Sound Fountain



Laszlo Halasz (1905-2001)




























The recording of an admired performance of Aida conducted by Franco Capuana and a cast which included Mary Curtis, Oralia Dominguez, Ettore Bastianini, Enzo Feliciati and
Umberto Borsó, Norman Scott.

Remington R-199-178/3

The Remington Capuana recording from 1954 found its equal in the 1952 recording of Aida on LXT 2735/6/7 with Renata Tebaldi, Mario del Monaco, Ebe Stignani and Aldo Protti with Chorus and Orchestra of the Academia di Santa Cecilia, Rome under conductor Alberto Erede.






































Oralia Dominguez (picture taken from her Deutsche Grammophon recital recording).



























Another production of the 'Teatro la Fenice': Puccini's Turandot performed by singers Grob-Prandl, Ferrari-Ongaro, Zola, Scott, Rossi, Mercuriali and conductor Capuana (Remington R-199-169/3)



































Bidu Sayao

Bidu Sayao (as portrayed on Columbia Odyssey 32160377)

The cover of Life Magazine from April 11, 1949, featuring Laszlo Halasz and his stars of the NYCO Company

Joseph Rosenstock.
Edited image taken from the back of the cover of the Renaissance LP, reference X-15, with a Schubert Song Recital by contralto Herta Glaz accompanied on the piano by Joseph Rosenstock. Glaz and Rosenstock were married then.






































Camilla Williams as Bess and at right as Cio Cio San in 'Madame Butterfly'.









Camilla Williams, picture from the notes of the Columbia 3 LP Set SL-162 of Gershwin's opera  'Porgy and Bess'.




























































Performing in 1962 with Támás Vásáry in the Royal Festival Hall: Tchaikovsky (Romeo and Juliet), Rachmaninoff (2nd Concerto) and the New World Symphony (Dvorak).








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On Bertelsmann Schallplattenring 8135 a variety of Remington artists can be heard: Wolfgang Sawallisch, Alexander Jenner, Karl Rucht and Laszlo Halasz.








































REMINGTON RLP 149-44 from 1951 with Laszlo Halasz conducting the Austrian Symphony Orchestra in Hary Janos Suite of his teacher Zoltan Kodaly.


Remington Recording Director

When Don Gabor of Remington Records was planning to make recordings in Vienna with Albert Spalding, and in Berlin with the RIAS Symphony Orchestra, he asked Laszlo Halasz, who was leaving the New York City Opera Company, to supervise these and other recordings for the Remington label.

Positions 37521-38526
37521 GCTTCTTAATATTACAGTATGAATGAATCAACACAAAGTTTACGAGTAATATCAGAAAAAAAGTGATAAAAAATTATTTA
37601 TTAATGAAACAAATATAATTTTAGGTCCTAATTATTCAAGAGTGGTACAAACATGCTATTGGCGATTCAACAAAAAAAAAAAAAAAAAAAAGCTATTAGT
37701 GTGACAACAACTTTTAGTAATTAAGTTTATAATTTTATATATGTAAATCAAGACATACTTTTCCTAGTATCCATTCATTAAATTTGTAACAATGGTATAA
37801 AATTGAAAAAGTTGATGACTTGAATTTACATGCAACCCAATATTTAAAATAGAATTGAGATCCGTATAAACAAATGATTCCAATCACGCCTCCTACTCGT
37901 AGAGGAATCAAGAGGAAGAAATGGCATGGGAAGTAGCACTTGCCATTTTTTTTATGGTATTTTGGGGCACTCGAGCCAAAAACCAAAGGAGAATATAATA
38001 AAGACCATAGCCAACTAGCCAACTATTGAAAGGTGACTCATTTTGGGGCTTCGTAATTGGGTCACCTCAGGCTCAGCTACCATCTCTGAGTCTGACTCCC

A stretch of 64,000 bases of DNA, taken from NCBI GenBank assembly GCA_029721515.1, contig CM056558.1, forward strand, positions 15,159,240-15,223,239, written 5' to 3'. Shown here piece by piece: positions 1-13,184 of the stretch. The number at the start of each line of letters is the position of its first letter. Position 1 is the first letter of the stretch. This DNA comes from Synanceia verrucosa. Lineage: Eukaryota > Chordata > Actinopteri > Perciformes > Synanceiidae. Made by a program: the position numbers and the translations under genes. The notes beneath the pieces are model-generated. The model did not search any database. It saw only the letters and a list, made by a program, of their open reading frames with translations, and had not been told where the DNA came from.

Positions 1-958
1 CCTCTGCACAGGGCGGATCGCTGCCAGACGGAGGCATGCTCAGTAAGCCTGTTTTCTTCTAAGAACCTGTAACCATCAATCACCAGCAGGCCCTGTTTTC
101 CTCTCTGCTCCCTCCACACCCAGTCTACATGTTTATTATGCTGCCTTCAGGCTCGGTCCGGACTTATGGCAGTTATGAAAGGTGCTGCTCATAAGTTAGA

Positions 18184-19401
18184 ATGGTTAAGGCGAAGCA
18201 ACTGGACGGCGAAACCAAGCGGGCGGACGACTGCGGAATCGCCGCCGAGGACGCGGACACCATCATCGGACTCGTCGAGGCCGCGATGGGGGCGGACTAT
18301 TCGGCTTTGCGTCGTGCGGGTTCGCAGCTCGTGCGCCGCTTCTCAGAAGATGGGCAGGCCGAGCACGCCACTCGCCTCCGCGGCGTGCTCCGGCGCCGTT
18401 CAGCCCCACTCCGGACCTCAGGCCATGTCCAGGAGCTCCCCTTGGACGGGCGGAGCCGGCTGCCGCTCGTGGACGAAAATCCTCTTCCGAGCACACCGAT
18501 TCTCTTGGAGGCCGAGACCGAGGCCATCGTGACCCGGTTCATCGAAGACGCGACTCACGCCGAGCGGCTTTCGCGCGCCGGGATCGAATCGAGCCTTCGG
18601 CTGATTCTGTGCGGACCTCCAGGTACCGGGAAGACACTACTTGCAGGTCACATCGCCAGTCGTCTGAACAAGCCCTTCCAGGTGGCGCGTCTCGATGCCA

Donald Gabor sent the following text to the "Ladies and Gentlemen of the Press" (as reprinted in High Fidelity Magazine of March-April, 1953 in between an advertisement for Livingston Electronic Corporation and one for a Revere Tape recorder from Revere Camera Company of Chicago featuring pianist Arthur Rubinstein):

"I take great pleasure to announce that Laszlo Halasz is now Executive Director of Remington Records — not just "Artistic Director" of Remington, but director."

"I used to go to the City Center for a good opera performance and I told myself, 'This Is what I mean about Music for Millions' — great performance for a low price. Then I saw that they let Mr. Halasz go. I thought this is a very bad incident because it hurts the Music for Millions program to lose one of its most ardent fighters in the opera field. I didn't know Mr. Halasz then, but I understood what he stood for. If I was able to see The Love for Three Oranges, the Meistersinger or Salome for $3.60 in orchestra seats, that was easy enough to understand for me. This Is the same way Remington Records is going. I give to the public Beethoven's Eroica with Fritz Busch, conductor, on a Long Playing record. This is the same principle . . . the Henry Ford principle. When Henry Ford wanted to sell automobiles cheap everybody thought he was crazy and he would ruin the industry. When Remington started, I decided that we will pass on part of the profits to the public and put out a product which will be a tremendous value. And I am right, I guess. I sell symphonies and I sell operas and I sell Gypsy music. I sell American recordings and I sell European recordings just like anyone else. I sell big name artists and smaller name artists — BUT I sell them for $2,49 and the others sell them for $5.45* I don't make as much on each record — but I sell a lot. And everybody screams."

"Now, after I have been doing this for three years, others announce low-price lines. Now they think they almost meet me on price. "But there is a difference: Remington is my best. I say to my Remington artists, "You are my best." They say - (I don't know how they say it to their artists) - You are not our best but, look, you don't cost as much either."

"So now I admit I have got new competition. I cannot cut my price because already I have built a new factory and I have already improved the quality of my disks.
The plant at Webster, Massachusetts, had thirty-four new machines that press only 80% vinyl records, etc., etc."


"I know I can't lay my hands on every one of the greatest artists. The big record companies have a lor of them tied up. That was — as I used to watch Halasz's opera company — abour the same problem: the Met had the names but Halasz went out and scratched for the young voices and the young looks."

"So, Mr. Halasz and I began to talk. I want him to be Direcror of Remington. Pretty quick and I am definite on that. After seeing Halasz at work, I see that he is not only a musician but an organizer, an executive. The number of interviews he can conclude conclusively in one day is amazing to me — and I am a business man."